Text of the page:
Hip-hop weirdly enough owes one of its signature beats to a Swede, the guitarist Jorgen Ingmann. "Apache," one of the most sampled drum riffs ever, comes from the Incredible Bongo Band's version of his guitar instrumental. That beat then went on to be sampled in Sugarhill Gang's "Apache," the song you probably associate most with the NBA dance-cam now, and then in no fewer than thirty tracks after that. (One of those was "Ninja Rap" by Vanilla Ice. It's not a beat's fault where it winds up.)
In short: a Swedish guitar track written by an Englishman based on an American Western film became a hit for an English band, and then was covered by a band that didn't even really exist, and then became a favorite of the DJs in New York City who would become the bedrock of hip-hop. Somewhere, someplace, it is playing in one form or another at a wedding, and there is nothing you can or would want to do about it.
You shouldn't be able to use "Apache" anymore. And yet, it moves:
It's so simple-stupid, but it sounds like a heart-attack in slow motion every time that horn flash and guitar reverb comes around. You kick yourself for not thinking of it yourself.
Simplicity at its best does that. Peyton Manning, newly rebuilt and relocated to Denver, will likely run something very close to what the Colts ran in Indianapolis during their 10-year reign of terror. The plays are anything but classified material. In fact, there's not even that many of them, and in the passing game Manning prefers to savage defenses with three or four simple concepts. Everyone has known this for years, and that knowledge has helped almost no one stop it.
The playbook itself would, in theory, be familiar to any DJ in its design. There's some 40-year-old Bill Walsh in there, some reconstructed 70-year-old Sid Gillman, a bit of 1980s power run game, and a dash of Steve Spurrier in there. It's a mash-up of four or five offenses, sampling what works and then reworking it into a deadly framework for Manning to work over on the field.
At the highest levels of sport, simplicity kills. The San Antonio Spurs' playbook is one of the more old school you will find in the NBA. Chelsea beat Bayern Munich in the Champions' League Final not by lifting pages from the school of Spanish Tactical Genius, but instead by playing disciplined (and very lucky) defend-and-counter. The Air Raid variant Dana Holgorsen used to hang 70 on Clemson in the Orange Bowl is installed in three days, and has no written playbook used as reference.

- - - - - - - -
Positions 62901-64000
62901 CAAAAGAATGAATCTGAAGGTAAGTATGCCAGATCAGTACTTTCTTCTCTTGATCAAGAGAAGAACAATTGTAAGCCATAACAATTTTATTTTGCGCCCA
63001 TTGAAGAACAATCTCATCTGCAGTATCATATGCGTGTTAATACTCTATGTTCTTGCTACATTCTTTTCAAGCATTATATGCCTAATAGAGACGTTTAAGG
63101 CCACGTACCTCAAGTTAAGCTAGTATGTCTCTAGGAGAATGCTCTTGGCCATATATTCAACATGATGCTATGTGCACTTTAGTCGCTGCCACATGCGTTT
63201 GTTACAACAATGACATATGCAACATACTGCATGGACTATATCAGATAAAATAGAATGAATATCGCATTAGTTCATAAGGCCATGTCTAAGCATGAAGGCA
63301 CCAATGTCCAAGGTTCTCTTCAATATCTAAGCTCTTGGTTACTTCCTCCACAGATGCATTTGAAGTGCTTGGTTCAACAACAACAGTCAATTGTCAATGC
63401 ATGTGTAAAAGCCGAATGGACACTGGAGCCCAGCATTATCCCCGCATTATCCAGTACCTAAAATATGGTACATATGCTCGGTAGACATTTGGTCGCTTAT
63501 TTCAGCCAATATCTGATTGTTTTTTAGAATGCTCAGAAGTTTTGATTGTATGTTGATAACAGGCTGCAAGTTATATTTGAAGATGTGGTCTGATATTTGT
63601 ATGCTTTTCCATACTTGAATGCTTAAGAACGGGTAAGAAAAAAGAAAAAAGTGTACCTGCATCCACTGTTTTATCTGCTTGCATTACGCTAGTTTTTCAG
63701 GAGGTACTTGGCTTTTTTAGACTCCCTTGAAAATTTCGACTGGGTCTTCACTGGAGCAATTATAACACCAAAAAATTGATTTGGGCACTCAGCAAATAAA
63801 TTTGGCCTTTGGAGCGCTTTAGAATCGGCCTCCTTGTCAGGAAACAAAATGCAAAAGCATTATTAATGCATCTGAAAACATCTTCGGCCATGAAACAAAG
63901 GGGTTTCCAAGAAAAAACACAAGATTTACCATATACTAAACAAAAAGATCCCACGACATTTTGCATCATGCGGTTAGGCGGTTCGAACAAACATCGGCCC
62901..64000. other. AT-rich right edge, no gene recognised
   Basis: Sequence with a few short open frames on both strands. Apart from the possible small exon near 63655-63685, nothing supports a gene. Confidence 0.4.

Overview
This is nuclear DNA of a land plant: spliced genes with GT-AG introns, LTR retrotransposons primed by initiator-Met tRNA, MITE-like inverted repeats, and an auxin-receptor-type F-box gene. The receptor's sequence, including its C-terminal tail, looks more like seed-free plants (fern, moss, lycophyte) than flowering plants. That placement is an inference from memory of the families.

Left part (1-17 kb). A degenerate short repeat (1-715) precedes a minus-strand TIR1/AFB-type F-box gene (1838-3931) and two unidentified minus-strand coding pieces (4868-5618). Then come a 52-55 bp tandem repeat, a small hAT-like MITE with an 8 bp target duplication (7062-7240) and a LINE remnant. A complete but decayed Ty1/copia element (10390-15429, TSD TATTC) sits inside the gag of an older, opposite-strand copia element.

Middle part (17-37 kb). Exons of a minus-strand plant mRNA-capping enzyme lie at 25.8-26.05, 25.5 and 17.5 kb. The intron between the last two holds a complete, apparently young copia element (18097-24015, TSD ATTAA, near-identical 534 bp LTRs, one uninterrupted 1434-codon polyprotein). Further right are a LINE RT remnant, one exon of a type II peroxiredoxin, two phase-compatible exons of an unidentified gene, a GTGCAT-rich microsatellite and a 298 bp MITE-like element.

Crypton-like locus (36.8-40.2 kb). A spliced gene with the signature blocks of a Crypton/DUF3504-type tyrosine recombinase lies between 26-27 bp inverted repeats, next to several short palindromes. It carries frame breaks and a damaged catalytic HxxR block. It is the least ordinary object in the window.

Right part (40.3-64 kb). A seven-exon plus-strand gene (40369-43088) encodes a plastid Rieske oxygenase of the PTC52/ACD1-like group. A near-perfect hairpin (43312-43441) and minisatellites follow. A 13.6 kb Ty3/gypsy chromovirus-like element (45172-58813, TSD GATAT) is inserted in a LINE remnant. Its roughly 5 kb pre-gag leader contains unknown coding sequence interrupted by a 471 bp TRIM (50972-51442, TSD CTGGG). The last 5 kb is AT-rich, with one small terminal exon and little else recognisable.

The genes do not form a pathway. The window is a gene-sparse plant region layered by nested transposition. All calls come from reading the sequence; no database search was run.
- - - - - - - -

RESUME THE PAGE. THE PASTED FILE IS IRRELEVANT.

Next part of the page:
Simplicity in strategy is in one sense a procrastinator's dream since it allows you to negate others' preparations by forcing much of the mental action to the field. The glorious blitz you spent months constructing for a specific formation and situation, Mr. Sleep-Deprived Defensive Coordinator? The offensive coordinator, working from the hip and calling the play on the field via signals, just made it an irrelevance with an audibled run to the other side for seven yards.
This effect becomes 3,000 times worse for opponents when you line up a compu-bot jock-genius like Peyton Manning or Tony Parker at the point. It was entertaining watching Steve Spurrier call three plays over and over again to beat Nick Saban in 2010. (Remember when Stephen Garcia beat Alabama, and actually played like a bronzed, Samsonesque god in that game? We do.) But It's infinitely more fun to get someone on the field capable of doing that for the coach, someone like Manning who not only sees what the coach sees, but then spends the game processing the defense like so much cheap pine into a wood chipper.
The procrastinator can only go so far, since negating someone's pre-game prep requires a lot of your own, both in the film room and in practice. Manning earned his pasty hide the old-fashioned way: in the film room, and then on the practice field. Quarterbacks in the Air Raid throw thousands of passes after that three-day installation, often simultaneously on the field to ensure the entire depth chart builds muscle memory. The simplicity of any successful system is bought with tears of tedium on the practice field.
Simplicity of design at the highest levels of sport has its obvious advantages: it compensates for the ludicrous speed of the game, and allows players capable of functioning at the furthest frontier of competence to stretch a bit further in the fractions of a second they have to perform.
Simplicity without exceptional talent in any sport is just primitivism, though. Take "Made You Look," a beat so good it would be hard--but not impossible--to ruin. Nas does more than that, though, and that's why the ghost of talent haunts coaches and fans so bitterly once it's gone. (Ask Colts fans after this year, and they will nod their heads sadly and concur.)
Design or talent alone only gets you to somewhere near competent. On Monday night in the NBA Playoffs against the ailing Lakers, Russell Westbrook went supernova for 10 full minutes of incandescent, unchartable brilliance.
The Thunder will now face the Spurs, a team of design, patience, and understated brilliance. Neither team invented their own DNA. It came inherited, and brilliantly evolved over years of hard work and trial. The design evident on both sides is worthy of a quiet intellectual reverence all by itself; the patience involved is staggering.
The expression of that design, though, in combination with players like Westbrook eschewing the whiteboard for unscripted freakball genius? That's where the hallelujahs are in sports, the moments where brilliance contained by simple constraints live. Made you look? When it's done right, yes. It will make you look every freaking time.